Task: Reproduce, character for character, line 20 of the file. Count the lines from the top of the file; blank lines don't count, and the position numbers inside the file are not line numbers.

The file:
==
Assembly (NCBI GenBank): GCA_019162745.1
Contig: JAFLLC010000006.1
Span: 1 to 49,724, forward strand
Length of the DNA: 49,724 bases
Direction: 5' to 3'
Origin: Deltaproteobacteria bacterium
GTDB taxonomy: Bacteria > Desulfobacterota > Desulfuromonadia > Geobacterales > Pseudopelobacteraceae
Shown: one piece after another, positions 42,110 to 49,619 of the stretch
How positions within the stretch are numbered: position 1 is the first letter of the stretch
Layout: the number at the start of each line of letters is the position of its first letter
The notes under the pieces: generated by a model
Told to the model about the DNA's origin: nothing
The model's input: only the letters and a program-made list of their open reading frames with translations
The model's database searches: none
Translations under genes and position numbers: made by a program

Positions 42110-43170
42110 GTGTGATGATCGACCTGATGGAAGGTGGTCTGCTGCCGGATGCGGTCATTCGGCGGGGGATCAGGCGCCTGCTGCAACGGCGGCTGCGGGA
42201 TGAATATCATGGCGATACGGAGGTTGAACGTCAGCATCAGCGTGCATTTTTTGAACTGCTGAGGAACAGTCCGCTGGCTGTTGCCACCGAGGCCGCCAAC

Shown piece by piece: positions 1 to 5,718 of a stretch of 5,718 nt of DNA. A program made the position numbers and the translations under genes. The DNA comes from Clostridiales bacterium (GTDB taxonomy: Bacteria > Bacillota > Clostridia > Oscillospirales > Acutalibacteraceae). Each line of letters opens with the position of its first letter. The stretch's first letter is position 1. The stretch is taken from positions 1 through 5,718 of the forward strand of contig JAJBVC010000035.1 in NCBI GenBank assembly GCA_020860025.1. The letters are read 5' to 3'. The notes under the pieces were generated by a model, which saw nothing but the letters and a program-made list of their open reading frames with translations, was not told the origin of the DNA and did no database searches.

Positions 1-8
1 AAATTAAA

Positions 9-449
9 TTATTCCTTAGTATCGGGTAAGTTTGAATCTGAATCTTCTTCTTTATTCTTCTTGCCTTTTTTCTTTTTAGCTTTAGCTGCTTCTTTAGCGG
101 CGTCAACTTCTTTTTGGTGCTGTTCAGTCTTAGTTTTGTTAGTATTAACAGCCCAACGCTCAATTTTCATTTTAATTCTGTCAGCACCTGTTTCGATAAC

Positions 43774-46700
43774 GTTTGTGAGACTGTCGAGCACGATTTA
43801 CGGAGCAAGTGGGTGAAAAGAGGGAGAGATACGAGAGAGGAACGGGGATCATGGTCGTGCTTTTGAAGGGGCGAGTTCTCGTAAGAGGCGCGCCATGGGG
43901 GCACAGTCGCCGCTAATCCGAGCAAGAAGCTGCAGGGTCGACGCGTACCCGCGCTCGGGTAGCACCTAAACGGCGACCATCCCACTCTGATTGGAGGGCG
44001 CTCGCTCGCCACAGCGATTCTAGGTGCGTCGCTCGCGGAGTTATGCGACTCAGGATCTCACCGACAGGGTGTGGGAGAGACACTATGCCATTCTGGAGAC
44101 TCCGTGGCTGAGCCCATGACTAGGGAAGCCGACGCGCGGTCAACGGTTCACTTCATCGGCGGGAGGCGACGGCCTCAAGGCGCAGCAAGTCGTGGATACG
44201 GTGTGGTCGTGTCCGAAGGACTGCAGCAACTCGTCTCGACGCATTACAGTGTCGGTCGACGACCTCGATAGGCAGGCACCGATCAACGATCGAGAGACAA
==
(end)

Positions 1-8